I remember one day, while sitting on my lunch break back when I worked in IT at UPenn, I happened to sit near a guy, non-Muslim, who oversaw me reading my Qur’an and we struck up a conversation. In summary, he stated he wasn’t religious because he didn’t, “believe in a man up there in the clouds”. I replied that while I did believe in God I also rejected the notion of the Creator being “a man in the clouds” or a man at all. we must never forget that some people are much closer to Islam than they even know. Their rejection of God being a man is in many ways a confirmation of half the shahadah (Testimony of Faith). They need only confirm illa’Allah (no deity except God!) and of course Muhammad is His messenger.
Dr. Shadee Elmasry posted something on his Twitter feed that reminded me not only of that conversation but also the important need for Muslims to precisely articulate what Islam professes, and simply because we believe in God or the Creator in no way implies we believe as others do. We must struggle to combat the straw-man argument that “all religions are the same”. Indeed they are not.
In this episode, I interview one of the co-founders of Moros Merch
, Gabril Garai
, a Muslim fashion company, about the importance and significance of art in the Muslim community.
Take advantage of this one-day-only discount on all tickets for the 2nd Annual Defining Islamic Psychology Conference — both the dinner and interfaith breakfast, in Redondo Beach, California, from February 8-11. This flash discount is for today only. Tickets are disappearing and are almost gone. Tickets and info here: tinyurl.com/mmh2019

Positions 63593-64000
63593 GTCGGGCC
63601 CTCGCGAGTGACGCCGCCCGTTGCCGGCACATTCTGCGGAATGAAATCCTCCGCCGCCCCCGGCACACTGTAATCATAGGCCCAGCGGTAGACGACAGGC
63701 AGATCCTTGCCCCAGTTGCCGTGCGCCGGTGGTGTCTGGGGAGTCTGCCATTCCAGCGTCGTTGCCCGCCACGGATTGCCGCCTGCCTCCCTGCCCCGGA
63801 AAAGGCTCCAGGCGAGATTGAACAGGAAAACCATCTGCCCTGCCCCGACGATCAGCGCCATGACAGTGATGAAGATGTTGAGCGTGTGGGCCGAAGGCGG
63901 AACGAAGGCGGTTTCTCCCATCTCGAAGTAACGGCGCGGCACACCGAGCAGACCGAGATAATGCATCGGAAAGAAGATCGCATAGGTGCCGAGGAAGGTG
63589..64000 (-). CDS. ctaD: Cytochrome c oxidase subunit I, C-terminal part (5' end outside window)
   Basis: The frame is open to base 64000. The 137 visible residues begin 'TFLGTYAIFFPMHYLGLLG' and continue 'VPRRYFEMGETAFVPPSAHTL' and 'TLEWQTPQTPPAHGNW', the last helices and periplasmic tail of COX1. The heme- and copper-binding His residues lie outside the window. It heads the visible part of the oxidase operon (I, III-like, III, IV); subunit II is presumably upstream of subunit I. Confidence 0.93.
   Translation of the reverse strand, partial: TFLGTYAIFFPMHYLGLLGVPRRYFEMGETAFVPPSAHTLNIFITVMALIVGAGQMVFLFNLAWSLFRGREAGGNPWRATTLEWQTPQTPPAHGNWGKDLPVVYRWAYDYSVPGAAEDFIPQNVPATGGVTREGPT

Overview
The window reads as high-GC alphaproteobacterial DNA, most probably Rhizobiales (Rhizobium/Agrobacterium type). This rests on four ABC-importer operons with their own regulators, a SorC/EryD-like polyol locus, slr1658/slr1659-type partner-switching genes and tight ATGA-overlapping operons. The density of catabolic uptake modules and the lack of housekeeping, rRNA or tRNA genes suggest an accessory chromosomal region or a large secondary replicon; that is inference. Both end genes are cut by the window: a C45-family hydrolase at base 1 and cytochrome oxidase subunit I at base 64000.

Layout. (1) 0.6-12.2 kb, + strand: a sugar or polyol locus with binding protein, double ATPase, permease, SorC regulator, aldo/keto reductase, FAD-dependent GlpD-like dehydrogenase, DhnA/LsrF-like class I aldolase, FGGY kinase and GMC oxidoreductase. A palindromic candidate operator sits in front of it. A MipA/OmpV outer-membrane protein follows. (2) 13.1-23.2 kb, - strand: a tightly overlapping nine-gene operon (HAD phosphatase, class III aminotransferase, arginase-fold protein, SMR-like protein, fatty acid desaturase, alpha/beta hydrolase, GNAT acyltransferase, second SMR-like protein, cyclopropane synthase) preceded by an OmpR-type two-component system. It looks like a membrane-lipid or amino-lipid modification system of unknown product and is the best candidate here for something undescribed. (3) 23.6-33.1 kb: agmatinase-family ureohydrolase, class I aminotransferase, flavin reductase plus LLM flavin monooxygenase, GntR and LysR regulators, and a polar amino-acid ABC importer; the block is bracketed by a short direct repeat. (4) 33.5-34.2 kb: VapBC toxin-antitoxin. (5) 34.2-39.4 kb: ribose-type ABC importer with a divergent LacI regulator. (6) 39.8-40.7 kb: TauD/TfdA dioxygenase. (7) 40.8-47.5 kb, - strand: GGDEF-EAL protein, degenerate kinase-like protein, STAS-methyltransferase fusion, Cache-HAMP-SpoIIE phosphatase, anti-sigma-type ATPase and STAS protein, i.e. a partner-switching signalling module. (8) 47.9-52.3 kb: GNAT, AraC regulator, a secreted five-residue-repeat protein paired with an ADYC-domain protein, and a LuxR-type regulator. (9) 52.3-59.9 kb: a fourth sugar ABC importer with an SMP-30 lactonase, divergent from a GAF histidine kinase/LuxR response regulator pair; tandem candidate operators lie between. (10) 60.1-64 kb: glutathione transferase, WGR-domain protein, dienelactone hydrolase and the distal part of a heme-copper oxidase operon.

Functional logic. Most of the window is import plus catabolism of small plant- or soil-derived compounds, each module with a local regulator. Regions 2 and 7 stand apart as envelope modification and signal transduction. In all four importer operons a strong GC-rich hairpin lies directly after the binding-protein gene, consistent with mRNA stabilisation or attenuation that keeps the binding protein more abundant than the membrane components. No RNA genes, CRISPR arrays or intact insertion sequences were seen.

I will be presenting at the conference on pornography, in sha’Allah.
“Those who argue about God after His existence has already been accepted are arguing pointlessly in their Lord’s sight. His wrath is drawn over them, and they’ll receive a strong punishment besides.” — Qur’an, 42: 16
Argumentation is to Muslim community life as is fire to a room full of people: it chokes the life out of it. But the interesting thing is that a fire burning in a room does not simply “create a vacuum”, as it is commonly misunderstood, but rather it produces carbon dioxide, a poisonous, colorless, odorless, and tasteless gas, which if its presence goes undetected, can kill. The reason carbon dioxide is so dangerous is that one simultaneously inhales it while also breathing in oxygen. In other words, there is just as much carbon dioxide produced as there is oxygen used. The result, in our case here, is communal asphyxiation.
Social media has provided an, to quote David Bowie, “unimaginable” and “exhilarating and terrifying” means of communicating. Sadly, it seems to have fostered a spirit of argumentation that has spilled over from our traditional spaces (masjids, etc.) to even our online spaces. The words of the Prophet are a beautiful and necessary reminder at how dangerous the tongue (even if articulated through the keyboard!) can be,
قلت يا رسول الله ما النجاة قال أمسك عليك لسانك وليسعك بيتك وابكِ على خطيئتك
“I asked the Messenger of Allah ﷺ, ‘How can salvation be achieved?’ He replied, ‘Control your tongue, keep to your house, and weep over your sins’.” — reported by ‘Uqbah bin ‘Amir, collected in Riyadh al-Salihin
“…and We showed him the two highways but he has not braved the steep ascent! And what will convey to you what the steep ascent is? It is freeing a slave or feeding on a day of hunger!” — Qur’an 90: 10-14
The Qur’an is replete with verses extolling the importance of feeding the poor as well as admonishing those who do not encourage feeding them. This episode of “Food Talk with Dani Nierenberg” interviews Dariush Mozaffarian, Dean of Tufts University’s Friedman School of Nutrition Science and Policy Dariush, on the future of the food systems and how we can rethink our approach to feeding those in need.